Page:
The chapter tells us that new evidence suggests having conversations with babies about race is vital, and not in general sweeping terms about how we’re all the same. That doesn’t work. That’s our parents’ way of doing things.
In the olden days, common wisdom was that you don’t speak of the color of people’s skin in your household or bring up differences that other people may have with your children, because then you’re teaching them to acknowledge that dark skin is different than their light skin. Our parents’ generation thought that this way they were bring up their babies to be “colorblind,” and the word “colorblind,” was always taken to be kind of the antithesis to racism.
My own mom, woke ahead of her time in many ways, never had to confront this issue. We were raised in an extremely white, religious, conservative part of Michigan. I don’t recall ever asking her about children with other skin colors, I also don’t recall seeing many movies or reading any books starring children who weren’t white. It would seem that race was a non-issue when I was child, living in my bubble of white-safety, white privilege and socio-economic comfort. She taught me to have compassion and empathy for people from different backgrounds, exposing us as much as she could to other cultures, however, I lived in a bubble growing up, in which I only ever had one black friend.
Because we didn’t talk about race in my house, I didn’t dare talk about it with my friend. I look back — did I wonder then if he ever felt uncomfortable existing in such a pre-dominantly white environment? He didn’t seem to mind walking that line. This friend maintained friendships with the very few other POC in my high school and also with all his white social circles. He played football and was in marching band and became my grade’s homecoming king. I don’t think any of us ever thought to ask him what life was like for him, if he felt race differences in our school’s environment, or if life truly was as rosy as he made it look to be.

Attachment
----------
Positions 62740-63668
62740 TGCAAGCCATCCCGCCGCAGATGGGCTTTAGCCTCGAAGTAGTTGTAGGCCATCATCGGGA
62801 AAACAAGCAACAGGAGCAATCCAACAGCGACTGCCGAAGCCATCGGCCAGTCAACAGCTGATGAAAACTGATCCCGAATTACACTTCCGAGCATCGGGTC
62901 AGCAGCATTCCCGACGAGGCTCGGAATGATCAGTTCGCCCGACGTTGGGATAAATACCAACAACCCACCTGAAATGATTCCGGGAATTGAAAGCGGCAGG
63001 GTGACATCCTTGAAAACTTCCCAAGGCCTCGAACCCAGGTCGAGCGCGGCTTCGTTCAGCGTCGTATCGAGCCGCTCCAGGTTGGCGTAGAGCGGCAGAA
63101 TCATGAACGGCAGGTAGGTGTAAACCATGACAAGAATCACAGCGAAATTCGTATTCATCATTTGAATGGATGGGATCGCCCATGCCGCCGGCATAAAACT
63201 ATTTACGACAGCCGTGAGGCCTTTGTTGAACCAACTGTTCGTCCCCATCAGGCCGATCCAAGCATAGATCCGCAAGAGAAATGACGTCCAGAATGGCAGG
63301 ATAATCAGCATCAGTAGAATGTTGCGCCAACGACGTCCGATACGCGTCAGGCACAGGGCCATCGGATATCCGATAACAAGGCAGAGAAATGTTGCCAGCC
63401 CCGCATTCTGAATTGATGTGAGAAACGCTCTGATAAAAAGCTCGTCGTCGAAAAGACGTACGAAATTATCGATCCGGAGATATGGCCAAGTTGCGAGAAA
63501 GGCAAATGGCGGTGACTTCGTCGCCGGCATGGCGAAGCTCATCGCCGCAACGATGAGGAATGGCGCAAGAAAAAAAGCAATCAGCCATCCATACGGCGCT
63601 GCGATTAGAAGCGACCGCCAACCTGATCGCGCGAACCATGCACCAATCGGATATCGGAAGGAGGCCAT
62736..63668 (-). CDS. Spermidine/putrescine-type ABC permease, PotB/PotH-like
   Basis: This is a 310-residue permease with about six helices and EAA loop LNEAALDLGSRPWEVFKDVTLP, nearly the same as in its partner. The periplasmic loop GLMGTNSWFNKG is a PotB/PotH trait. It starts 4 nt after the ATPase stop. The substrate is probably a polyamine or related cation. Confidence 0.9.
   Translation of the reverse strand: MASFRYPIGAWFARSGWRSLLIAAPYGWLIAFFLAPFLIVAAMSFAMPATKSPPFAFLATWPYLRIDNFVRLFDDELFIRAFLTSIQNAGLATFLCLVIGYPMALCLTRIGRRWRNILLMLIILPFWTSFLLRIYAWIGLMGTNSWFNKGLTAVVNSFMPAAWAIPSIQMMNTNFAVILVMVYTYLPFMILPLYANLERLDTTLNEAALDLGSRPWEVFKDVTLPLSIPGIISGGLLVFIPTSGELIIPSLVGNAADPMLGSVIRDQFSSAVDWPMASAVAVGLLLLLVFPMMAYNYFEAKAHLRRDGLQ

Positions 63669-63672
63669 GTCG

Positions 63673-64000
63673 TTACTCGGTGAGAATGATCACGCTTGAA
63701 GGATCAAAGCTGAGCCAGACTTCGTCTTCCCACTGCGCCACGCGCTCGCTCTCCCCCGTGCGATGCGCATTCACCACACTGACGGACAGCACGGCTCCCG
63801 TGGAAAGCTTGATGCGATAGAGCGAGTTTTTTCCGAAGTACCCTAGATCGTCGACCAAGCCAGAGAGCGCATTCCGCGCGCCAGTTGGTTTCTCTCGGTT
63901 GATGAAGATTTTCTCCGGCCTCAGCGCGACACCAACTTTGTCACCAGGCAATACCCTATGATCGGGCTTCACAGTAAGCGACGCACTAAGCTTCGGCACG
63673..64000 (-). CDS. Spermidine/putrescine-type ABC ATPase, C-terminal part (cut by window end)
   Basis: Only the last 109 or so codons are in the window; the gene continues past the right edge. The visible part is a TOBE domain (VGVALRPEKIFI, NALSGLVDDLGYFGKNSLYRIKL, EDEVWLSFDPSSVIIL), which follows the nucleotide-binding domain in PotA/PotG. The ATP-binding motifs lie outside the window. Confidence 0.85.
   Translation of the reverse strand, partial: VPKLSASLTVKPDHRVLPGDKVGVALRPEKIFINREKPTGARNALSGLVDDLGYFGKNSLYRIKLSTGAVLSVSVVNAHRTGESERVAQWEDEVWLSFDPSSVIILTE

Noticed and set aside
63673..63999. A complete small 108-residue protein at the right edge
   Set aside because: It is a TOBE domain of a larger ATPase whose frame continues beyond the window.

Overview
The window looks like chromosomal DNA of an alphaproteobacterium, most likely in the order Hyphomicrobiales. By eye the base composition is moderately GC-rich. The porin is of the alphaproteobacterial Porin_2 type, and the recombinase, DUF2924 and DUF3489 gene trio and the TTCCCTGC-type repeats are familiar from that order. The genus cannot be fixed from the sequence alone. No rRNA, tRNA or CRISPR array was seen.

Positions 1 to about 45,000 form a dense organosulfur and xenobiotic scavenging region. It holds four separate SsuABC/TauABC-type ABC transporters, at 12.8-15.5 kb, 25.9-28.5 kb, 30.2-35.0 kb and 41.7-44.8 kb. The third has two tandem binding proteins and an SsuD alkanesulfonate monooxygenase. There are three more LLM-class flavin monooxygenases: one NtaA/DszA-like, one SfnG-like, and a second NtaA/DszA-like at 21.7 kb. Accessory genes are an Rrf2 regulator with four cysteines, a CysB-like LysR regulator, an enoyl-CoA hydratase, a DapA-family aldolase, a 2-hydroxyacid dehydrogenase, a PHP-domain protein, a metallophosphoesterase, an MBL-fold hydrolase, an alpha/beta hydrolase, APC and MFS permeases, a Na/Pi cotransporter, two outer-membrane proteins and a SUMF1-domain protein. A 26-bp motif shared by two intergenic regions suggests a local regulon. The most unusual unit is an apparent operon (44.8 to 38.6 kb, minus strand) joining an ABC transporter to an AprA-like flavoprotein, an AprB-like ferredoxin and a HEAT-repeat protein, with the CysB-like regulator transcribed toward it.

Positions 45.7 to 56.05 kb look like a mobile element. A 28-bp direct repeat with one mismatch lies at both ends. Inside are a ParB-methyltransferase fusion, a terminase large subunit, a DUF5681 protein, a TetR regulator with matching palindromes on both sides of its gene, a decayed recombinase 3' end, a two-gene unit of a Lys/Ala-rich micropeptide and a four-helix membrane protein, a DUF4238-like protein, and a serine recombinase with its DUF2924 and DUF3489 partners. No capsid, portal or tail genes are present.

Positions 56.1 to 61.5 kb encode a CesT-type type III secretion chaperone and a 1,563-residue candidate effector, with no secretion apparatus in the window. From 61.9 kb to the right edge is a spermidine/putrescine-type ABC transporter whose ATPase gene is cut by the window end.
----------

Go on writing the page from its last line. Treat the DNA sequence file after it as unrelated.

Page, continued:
When I got to college my world expanded, I was suddenly meeting women who wore hijabs, POC, I made friends from the LGTB community. And all of a sudden I started hearing their stories — how they lived through racism and discrimination in a world that I had largely believed to be a friendly place. I was blindsided. I had so many questions I wanted to ask them. Yet race was such a taboo topic in my household that I didn’t dare to bring it up even with my new friends. I’d always believed myself to be colorblind, until suddenly one day I woke up and realized I was operating on the same ingrained biases that we all are.
I am doing my best for Ayla to grow up in a more diverse environment than I did. I am doing my best to teach her about race and racism. Her experience as a white-passing Latina will be different than what I’ve lived but I hope that at the very least I can teach her not to be afraid to to educate herself about topics that might make her uncomfortable.
When it comes to raising a baby who is tolerant and open to the world, especially when it comes to subjects relating to race, every day I realize how much I don’t know. There is no specific road map to follow.
It terrifies me, as I read and learn, all the ways that racism seeps into the very pores of our society and all I want is to try and understand how I can better teach Ayla what her white privilege means. I personally know a lot of people who shut down when they hear those words “white privilege,” and while I don’t agree with with their views, I think and would hope that all of us would want to raise our children not to be racist. Hopefully books like NurtureShock will help us down that path.